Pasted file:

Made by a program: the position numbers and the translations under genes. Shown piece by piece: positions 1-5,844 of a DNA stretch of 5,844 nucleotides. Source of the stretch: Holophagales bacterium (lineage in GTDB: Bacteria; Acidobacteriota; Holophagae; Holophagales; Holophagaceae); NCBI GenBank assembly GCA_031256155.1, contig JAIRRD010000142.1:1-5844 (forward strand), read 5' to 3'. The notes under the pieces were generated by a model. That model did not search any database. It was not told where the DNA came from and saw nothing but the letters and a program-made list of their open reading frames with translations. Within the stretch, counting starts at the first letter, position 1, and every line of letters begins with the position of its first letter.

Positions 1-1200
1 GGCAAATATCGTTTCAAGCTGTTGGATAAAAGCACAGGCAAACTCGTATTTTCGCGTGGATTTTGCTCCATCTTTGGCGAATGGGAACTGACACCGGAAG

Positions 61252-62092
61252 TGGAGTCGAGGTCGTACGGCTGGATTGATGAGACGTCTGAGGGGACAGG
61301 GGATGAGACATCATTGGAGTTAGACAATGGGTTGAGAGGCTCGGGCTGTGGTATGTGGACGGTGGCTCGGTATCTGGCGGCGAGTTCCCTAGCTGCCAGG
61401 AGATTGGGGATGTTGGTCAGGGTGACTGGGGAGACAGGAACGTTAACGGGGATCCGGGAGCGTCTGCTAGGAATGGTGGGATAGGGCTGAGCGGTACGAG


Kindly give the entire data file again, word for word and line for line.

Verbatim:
Made by a program: the position numbers and the translations under genes. Shown piece by piece: positions 1-5,844 of a DNA stretch of 5,844 nucleotides. Source of the stretch: Holophagales bacterium (lineage in GTDB: Bacteria; Acidobacteriota; Holophagae; Holophagales; Holophagaceae); NCBI GenBank assembly GCA_031256155.1, contig JAIRRD010000142.1:1-5844 (forward strand), read 5' to 3'. The notes under the pieces were generated by a model. That model did not search any database. It was not told where the DNA came from and saw nothing but the letters and a program-made list of their open reading frames with translations. Within the stretch, counting starts at the first letter, position 1, and every line of letters begins with the position of its first letter.

Positions 1-1200
1 GGCAAATATCGTTTCAAGCTGTTGGATAAAAGCACAGGCAAACTCGTATTTTCGCGTGGATTTTGCTCCATCTTTGGCGAATGGGAACTGACACCGGAAG

Positions 61252-62092
61252 TGGAGTCGAGGTCGTACGGCTGGATTGATGAGACGTCTGAGGGGACAGG
61301 GGATGAGACATCATTGGAGTTAGACAATGGGTTGAGAGGCTCGGGCTGTGGTATGTGGACGGTGGCTCGGTATCTGGCGGCGAGTTCCCTAGCTGCCAGG
61401 AGATTGGGGATGTTGGTCAGGGTGACTGGGGAGACAGGAACGTTAACGGGGATCCGGGAGCGTCTGCTAGGAATGGTGGGATAGGGCTGAGCGGTACGAG